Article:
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Brookfield Infrastructure Partners LP(BIP-N)
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This 5% Dividend Is a Dream for Income Investors

Motley Fool - Mon Feb 19, 5:05AM CST

Income investors dream of two things. First, they want an above-average dividend that pays regular cash. Second, and just as importantly, they want a dividend that can grow. After all, the only thing better than a big dividend is one that keeps getting bigger over time.

If you're on the hunt for a big, reliable dividend that will grow for decades, check out Brookfield Infrastructure(NYSE: BIP).

This is a forever stock

If a company wants to stick around for a century, it usually has to reinvent itself several times over. Technology improves, consumer preferences change, and demand shifts from one source of energy to another. Something that never changes, however, is demand for infrastructure. From airports and highways to railroads and seaports, an ever-growing world means an ever-growing appetite for infrastructure.

As its name suggests, Brookfield Infrastructure specializes in building these types of assets. For example, it owns 23,000 miles of rail, 2,000 miles of toll roads, 10 shipping terminals, and two export terminals. It owns dozens of similar assets, too, like 227,000 telecom towers and 22,000 miles of fiber optic cable.

The great thing about owning infrastructure assets is that they are difficult to replicate. For a competitor to build an adjacent toll road or fiber optic network, it would need to invest millions, if not billions, of dollars. The permitting process would likely take years, and even if the project got off the ground, it would simply copy Brookfield Infrastructure's asset with little competitive edge.

The end result is that Brookfield Infrastructure owns long-term assets with minimal competition. And because many of these assets generate regular cash flow, the company can sustain an attractive dividend, with a current yield of around 5%.

BIP Dividends Paid (TTM) Chart
BIP Dividends Paid (TTM) data by YCharts.

Take advantage of big movements

Since 2010, Brookfield Infrastructure's dividend has grown consistently, minus a minor dip at the start of the pandemic. Over a 14-year period, the payout has roughly tripled. That growth was fueled by the company's capital recycling program, in which Brookfield Infrastructure sells mature assets once their valuation reaches their full potential.

The biggest returns for an infrastructure asset occur when a project is at the inception phase, and this is where Brookfield Infrastructure specializes. After a project has proven to be successful, Brookfield can sell the asset for a premium price, redirecting the cash flow into funding additional projects and helping the dividend grow.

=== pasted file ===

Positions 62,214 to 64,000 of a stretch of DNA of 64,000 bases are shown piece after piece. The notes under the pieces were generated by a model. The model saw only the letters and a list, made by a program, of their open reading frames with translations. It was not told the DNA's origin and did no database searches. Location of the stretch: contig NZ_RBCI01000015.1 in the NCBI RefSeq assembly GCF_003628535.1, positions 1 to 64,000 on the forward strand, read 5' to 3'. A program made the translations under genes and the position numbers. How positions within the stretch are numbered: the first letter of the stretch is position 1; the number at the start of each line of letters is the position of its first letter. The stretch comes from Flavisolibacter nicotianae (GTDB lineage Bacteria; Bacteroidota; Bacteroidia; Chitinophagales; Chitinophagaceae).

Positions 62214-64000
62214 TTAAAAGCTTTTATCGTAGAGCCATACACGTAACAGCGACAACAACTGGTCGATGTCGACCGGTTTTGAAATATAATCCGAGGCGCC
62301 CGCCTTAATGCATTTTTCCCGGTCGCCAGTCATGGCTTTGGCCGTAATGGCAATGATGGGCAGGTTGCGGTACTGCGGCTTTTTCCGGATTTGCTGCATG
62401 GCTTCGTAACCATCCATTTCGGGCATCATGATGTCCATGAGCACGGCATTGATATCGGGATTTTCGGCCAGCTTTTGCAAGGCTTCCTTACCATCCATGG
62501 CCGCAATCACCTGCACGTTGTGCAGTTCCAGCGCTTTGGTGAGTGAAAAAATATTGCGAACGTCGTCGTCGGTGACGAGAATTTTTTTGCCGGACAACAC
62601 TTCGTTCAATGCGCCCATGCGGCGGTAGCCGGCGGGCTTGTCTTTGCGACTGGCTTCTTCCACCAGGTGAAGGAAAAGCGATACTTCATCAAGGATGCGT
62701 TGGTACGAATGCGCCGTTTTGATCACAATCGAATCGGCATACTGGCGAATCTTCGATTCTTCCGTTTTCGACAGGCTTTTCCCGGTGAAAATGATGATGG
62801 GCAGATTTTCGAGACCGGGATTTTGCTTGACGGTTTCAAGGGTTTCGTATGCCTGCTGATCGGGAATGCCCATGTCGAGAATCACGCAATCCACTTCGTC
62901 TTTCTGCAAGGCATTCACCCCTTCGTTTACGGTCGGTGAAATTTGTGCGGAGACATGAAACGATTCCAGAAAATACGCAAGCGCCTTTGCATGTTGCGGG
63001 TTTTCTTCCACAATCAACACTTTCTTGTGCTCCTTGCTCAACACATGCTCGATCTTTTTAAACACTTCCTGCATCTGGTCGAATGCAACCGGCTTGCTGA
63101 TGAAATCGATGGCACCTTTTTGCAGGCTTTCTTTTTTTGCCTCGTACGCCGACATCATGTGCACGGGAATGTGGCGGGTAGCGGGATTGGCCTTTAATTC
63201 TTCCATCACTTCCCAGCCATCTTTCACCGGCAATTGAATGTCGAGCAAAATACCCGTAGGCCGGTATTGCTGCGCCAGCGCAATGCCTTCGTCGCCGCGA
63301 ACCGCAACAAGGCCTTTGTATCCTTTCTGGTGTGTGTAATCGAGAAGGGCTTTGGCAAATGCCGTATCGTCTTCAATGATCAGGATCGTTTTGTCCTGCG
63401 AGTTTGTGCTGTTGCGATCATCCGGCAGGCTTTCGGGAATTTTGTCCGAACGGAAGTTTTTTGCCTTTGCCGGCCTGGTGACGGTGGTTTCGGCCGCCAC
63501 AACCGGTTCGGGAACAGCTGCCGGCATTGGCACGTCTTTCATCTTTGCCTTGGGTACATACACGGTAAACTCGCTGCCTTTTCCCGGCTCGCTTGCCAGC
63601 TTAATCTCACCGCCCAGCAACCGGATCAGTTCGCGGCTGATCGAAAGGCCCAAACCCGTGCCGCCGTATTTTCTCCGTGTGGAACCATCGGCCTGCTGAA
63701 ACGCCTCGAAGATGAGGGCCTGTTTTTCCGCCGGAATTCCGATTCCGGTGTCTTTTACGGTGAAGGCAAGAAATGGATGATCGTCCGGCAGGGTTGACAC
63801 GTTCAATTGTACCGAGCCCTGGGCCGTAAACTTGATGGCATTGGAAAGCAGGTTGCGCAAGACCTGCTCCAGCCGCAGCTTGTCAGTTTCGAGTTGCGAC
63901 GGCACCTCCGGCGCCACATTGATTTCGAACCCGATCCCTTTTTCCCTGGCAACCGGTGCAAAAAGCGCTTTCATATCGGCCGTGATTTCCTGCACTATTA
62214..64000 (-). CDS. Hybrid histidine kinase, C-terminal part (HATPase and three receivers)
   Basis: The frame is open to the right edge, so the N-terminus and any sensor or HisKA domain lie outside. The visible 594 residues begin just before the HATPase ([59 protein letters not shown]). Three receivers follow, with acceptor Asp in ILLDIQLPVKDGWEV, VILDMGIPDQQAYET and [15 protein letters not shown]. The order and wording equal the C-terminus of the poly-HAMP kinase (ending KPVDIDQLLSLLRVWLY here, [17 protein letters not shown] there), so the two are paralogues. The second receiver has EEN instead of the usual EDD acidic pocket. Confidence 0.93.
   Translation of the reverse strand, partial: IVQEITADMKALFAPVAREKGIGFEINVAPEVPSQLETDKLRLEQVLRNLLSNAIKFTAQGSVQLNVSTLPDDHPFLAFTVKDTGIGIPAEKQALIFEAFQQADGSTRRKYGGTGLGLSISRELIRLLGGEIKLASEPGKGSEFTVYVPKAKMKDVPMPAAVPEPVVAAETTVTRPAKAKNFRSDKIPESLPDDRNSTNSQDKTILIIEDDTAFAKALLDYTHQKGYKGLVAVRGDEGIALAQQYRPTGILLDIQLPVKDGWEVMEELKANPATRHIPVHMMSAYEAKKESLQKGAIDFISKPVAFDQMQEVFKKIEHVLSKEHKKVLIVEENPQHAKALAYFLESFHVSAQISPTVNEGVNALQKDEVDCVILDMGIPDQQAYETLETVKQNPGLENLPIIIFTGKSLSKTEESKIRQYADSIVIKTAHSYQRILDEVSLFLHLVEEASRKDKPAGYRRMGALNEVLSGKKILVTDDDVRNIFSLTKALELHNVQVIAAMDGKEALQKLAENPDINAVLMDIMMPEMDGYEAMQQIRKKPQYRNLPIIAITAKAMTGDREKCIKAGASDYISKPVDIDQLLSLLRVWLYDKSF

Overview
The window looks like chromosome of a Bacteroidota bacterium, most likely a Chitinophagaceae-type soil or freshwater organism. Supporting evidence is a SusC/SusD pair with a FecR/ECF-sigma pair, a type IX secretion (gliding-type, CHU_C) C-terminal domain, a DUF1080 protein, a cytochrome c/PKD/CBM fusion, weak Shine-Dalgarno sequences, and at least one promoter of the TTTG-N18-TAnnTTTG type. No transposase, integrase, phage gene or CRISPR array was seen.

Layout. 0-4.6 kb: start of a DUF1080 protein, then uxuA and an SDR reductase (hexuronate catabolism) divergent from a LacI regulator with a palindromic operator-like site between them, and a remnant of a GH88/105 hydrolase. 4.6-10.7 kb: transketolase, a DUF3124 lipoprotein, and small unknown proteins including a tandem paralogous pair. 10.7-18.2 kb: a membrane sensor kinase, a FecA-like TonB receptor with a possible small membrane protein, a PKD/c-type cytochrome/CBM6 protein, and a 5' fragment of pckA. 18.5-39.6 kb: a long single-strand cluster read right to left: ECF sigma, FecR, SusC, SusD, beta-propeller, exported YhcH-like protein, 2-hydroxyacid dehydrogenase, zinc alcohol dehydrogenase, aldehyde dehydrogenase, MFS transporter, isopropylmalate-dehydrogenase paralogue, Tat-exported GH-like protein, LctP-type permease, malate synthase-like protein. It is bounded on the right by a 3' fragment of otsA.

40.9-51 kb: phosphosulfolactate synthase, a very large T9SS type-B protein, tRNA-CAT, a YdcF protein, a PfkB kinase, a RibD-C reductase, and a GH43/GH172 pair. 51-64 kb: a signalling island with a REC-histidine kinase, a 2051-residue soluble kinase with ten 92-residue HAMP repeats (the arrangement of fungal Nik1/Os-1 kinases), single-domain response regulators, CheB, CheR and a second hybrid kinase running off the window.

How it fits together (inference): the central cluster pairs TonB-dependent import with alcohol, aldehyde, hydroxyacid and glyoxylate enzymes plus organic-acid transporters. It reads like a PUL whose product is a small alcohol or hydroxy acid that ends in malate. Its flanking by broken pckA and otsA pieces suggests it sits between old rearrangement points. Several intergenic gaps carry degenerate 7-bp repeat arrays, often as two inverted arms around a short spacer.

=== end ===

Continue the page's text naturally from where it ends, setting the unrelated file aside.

There is one issue to this strategy: When returns are highest, so is risk. Because infrastructure projects are often multi-year, multi-billion dollar projects, a lot can go wrong over the short term, even though the company's long-term track record is solid. Additionally, due to the high cost of initiating new projects, Brookfield Infrastructure relies on debt to bridge the gap between construction and future cash flows.

Over the years, project miscues and shifts in interest rates -- which can make a project more expensive than initially expected -- have forced Brookfield stock lower on multiple occasions. Despite the exceptionally reliable dividend payout, these share price swings have caused the effective dividend yield to swing wildly at times. Over the past decade, the dividend yield has been as low as 3.5%, with a high of around 8%.

BIP Chart
BIP data by YCharts.

Savvy investors have been able to use these temporary swings in the company's stock price to secure an attractive dividend that has grown tremendously over the long term. After a share price pullback caused by interest rate concerns, the dividend yield is finally above its 10-year average. Investors today are getting a bargain, the best since the start of the pandemic.

With a proven track record and a business model that should continue to produce solid returns over the decades to come, income investors should strongly consider Brookfield Infrastructure stock following the recent pullback.

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Ryan Vanzo has no position in any of the stocks mentioned. The Motley Fool recommends Brookfield Infrastructure Partners. The Motley Fool has a disclosure policy.

Paid Post: Content produced by Motley Fool. The Globe and Mail was not involved, and material was not reviewed prior to publication.

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